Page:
Its a hefty price for a course of treatments that may bring relief, or not, or do so temporarily if it does at all.
As to the elderly, I would have concerns about using that much general anesthesia on a serial basis. I’d also have concerns that perhaps they are more liable to report positively in the hopes of not disrespecting their doctor or perhaps in the hope the treatment may stop and you’ll go away if it “works”. My personal view is that the elderly are overly vulnerable to the wrong kinds of intervention
for their depression. How much are they “treated” for what may be a very reasonable response to poor living conditions, emotional abandonment, loss, callous caretakers, and a lack of stimulation and worth?
Does response mean they no longer complain? They score better on an assessment scale? Are they docile for their caretakers?
Or does it mean they are enjoying life, engaged and participating?
John, if you ever do experience a crippling depression (which I fervently hope that you never do!), ECT isn’t the only option to suicide. I am very worried that you see it in those terms at all.
Would you still choose this option if you found you would no longer recall critical information from your medical training? If it meant giving up your profession and identity as a doctor? If it meant that you no longer could operated occupationally at a high level?
A great deal about the acceptability of a treatment has to do with the patient’s expectations of life. We have to respect what makes life valuable to us.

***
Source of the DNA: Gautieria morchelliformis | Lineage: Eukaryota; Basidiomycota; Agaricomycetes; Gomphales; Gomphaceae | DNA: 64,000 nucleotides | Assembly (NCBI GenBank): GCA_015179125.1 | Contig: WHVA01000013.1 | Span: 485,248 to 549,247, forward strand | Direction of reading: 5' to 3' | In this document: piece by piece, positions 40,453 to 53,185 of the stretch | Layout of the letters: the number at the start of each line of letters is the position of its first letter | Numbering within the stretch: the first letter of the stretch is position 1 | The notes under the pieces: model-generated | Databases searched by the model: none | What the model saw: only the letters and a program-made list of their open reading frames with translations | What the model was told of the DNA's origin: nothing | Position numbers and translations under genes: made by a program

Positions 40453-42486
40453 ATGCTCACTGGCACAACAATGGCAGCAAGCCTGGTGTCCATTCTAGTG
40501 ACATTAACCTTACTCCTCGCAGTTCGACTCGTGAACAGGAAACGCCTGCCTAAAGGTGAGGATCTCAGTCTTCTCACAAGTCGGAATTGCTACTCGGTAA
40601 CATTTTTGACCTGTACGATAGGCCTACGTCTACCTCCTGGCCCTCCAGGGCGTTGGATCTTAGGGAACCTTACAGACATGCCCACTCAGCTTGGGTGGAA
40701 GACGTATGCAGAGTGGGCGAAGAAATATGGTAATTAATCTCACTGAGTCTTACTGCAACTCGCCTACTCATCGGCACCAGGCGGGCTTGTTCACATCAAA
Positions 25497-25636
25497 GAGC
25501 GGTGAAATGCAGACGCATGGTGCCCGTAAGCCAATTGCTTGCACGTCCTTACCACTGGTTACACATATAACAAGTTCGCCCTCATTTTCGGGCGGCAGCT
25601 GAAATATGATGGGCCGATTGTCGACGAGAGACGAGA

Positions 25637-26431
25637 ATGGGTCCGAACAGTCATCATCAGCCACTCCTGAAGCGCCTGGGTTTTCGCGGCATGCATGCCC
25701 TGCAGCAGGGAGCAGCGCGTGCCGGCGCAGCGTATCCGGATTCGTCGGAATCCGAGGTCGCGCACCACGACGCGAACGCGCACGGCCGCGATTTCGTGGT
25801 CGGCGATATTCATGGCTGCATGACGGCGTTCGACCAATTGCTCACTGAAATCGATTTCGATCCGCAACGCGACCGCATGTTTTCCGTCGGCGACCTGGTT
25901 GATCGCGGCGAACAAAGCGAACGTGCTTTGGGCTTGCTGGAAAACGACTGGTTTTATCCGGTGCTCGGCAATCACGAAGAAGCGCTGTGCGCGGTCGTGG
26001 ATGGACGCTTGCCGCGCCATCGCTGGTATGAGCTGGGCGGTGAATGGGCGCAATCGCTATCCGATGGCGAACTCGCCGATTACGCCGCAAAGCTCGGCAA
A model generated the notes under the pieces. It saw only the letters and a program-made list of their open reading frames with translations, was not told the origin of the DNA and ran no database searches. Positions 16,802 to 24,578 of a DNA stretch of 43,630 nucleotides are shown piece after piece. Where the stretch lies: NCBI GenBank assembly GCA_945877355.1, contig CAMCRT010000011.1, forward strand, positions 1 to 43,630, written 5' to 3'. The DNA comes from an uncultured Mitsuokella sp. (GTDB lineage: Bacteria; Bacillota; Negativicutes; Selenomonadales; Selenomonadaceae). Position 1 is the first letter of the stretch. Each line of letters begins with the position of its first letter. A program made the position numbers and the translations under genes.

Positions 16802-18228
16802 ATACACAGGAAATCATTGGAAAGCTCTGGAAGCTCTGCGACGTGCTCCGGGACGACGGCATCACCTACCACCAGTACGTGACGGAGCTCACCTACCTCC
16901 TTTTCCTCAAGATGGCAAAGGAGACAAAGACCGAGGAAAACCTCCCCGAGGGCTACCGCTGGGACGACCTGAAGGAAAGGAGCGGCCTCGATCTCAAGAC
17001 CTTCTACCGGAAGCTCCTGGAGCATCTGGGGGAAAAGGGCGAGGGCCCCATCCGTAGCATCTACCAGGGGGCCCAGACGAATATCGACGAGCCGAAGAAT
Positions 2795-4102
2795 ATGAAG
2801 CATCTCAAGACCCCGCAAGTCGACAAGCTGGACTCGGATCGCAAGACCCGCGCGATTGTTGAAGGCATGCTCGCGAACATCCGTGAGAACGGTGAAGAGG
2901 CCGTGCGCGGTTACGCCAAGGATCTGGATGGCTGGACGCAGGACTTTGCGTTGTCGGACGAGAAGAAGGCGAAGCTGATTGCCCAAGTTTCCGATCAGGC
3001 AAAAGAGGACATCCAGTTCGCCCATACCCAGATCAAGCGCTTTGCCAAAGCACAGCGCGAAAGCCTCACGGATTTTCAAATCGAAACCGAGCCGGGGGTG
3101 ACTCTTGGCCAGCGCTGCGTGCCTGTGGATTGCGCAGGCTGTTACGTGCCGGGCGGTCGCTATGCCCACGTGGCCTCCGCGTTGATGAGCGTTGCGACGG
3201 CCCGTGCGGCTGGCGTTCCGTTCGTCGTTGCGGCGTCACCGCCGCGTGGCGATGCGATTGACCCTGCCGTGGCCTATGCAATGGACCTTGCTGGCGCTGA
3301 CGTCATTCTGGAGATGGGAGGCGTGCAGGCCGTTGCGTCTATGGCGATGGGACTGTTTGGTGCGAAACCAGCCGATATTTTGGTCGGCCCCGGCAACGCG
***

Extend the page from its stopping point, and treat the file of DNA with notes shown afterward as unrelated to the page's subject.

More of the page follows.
Stephanie @ Tue, 20150210 13:17
Beautifully stated Stephanie. My greatest loss was my memory of so many things that people remind me of daily. Friends and colleagues remark, “remember being awarded professor of the year?” Sadly, after ECT I do not have a cogent memory, just jagged fragments. For those who
ECT has been recommended, please seek another form of treatment. My only hope would be that ECT and it’s adherents will be looked upon as a crude treatment by physicians who experimented on human life without the slightest clue as to the specific machinations or clinical outcomes, other than a perverse lab rat interest. Medical ethics? not so much.
When Greed Trumps Ethics
Doing Harm: Health Professionals Central Role in the CIA Torture Program
Mental Health Professionals are just as susceptible to greed, peer pressure and conformity as anyone else, even in regards to participating in, and creating methods of torture. Witness the role of the psychologists below. That said, you may hear a lot of unusual arguments favoring ECT, including the latest from USC arguing it improves memory!